Portage Park Teen Makes It Home After Getting Shot, Dies Hours Later
PORTAGE PARK — Late Monday night, 19-year-old Alex Anderson walked into Tracie Papish's bedroom covered in blood.
"He told me he'd been shot, to call 911," Papish said.
The teen had been living with Papish's family in Portage Park since his grandmother died last summer. Anderson was best friends with one of Papish's six children and "like a son" to Papish and her husband.
About 10:30 p.m. Monday, the teen was shot while riding in a car in the 4300 block of North Milwaukee Avenue. The driver and another passenger shot Anderson in the left arm and abdomen before he was able to get out and walk to Papish's home in the 5000 block of West Collum Avenue.
"He made it into the house and into my bedroom and asked us for help," Papish said.
"It was really scary. My instinct was to jump up and help. ... Any of my kids are hurt, I try to take care of them," she said, choking back tears. "Unfortunately, this was something I couldn't heal."
Anderson was rushed to Advocate Illinois Masonic Medical Center, where he was pronounced dead at 4:42 a.m. Tuesday.
Friends and neighbors on Wednesday said they didn't know who was in the car with Anderson, or what had happened. One friend said the driver was an acquaintance Anderson hadn't seen in a while, but no one knew for sure.
As of Thursday morning, no one was in custody.
“He was a good kid. He wasn’t a gang-banger or nothing," said David Papish, Tracie Papish's husband.
The Papish family had known Anderson for nearly a decade. The teen was part of a tight-knit crew of "inseparable" "soul brothers" that included the couple's son and his friends Carlos Olan and Raymond Casiano.
The boys would skateboard in Portage Park and were in classes together at Portage Park Elementary School, 5330 W. Berteau Ave.
Anderson was into motocross and dirt bikes, friends said. He was goofy and charming — someone who had natural charisma.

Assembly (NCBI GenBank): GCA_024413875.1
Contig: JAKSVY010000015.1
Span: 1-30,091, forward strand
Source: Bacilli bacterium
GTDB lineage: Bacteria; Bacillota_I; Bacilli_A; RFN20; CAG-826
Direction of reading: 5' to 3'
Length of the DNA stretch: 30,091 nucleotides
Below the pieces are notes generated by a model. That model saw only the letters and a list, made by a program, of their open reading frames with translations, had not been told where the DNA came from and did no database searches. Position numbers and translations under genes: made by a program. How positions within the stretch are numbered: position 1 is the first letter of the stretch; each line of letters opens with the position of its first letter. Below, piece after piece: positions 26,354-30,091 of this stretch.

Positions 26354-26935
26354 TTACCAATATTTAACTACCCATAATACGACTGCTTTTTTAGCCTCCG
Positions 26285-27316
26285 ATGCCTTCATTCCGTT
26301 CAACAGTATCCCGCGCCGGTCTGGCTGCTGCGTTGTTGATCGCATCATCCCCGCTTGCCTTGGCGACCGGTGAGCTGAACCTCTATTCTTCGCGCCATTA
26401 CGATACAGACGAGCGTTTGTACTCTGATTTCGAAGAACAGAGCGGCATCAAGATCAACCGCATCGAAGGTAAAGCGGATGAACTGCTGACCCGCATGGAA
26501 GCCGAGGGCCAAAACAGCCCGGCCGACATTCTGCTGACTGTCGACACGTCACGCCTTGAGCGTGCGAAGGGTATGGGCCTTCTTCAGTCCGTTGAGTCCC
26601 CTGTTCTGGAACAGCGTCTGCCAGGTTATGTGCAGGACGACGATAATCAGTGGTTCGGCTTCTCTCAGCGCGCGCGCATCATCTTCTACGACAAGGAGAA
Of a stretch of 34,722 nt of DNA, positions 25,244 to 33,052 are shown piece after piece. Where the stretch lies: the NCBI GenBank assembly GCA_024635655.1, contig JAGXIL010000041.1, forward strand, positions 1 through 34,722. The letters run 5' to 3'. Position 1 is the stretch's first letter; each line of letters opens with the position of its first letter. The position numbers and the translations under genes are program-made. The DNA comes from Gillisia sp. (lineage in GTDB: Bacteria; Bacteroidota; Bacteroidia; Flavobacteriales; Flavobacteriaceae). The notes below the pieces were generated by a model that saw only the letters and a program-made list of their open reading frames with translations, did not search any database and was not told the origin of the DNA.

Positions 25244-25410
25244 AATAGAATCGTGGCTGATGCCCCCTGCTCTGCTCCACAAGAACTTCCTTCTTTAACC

"He was always a cool kid, right off the bat," said Casiano, 20. "He was an open person. He wasn't judgmental. If you were to walk up to him and ask for a favor, he wasn't going to look at how you looked first before he'd help."
After Anderson's mother died, he lived with his grandmother, friends said. Though the teen had a father and sister in Wisconsin, he loved Chicago and was especially close to his grandmother.
"She took care of him, and he took care of her," Tracie Papish said. "For him, it was really heartbreaking [when she died]. That was his person."
Anderson turned to music, friends said. Casiano would make beats, and Anderson rapped.
"After his grandmother passed away, that was a good way for him to vent. That was the most perfect way ... to get that bad energy out," Casiano said. "He was progressing faster than anybody else [in terms of musical ability]. I honestly had faith in the kid, man. I knew he was going to be something great with the music."
Anderson worked at Hot Dog Express, 4300 N. Milwaukee Ave. He dreamed of pursuing music full time, friends said.
On Tuesday afternoon, as news of his death spread, more than 100 people flooded onto the sidewalk and street outside the Papish home for a memorial.
Neighbors said Anderson was polite and respectful to adults. Friends remembered him as a restless "go-getter" who liked to go for drives Downtown. David Papish laughed when he talked about Anderson's "penguin walk" — the little shimmy he'd do when Papish insisted the teen pull up his baggy jeans.
"He was a fun-loving kid," Tracie Papish said. "That's what he was. He was still a kid."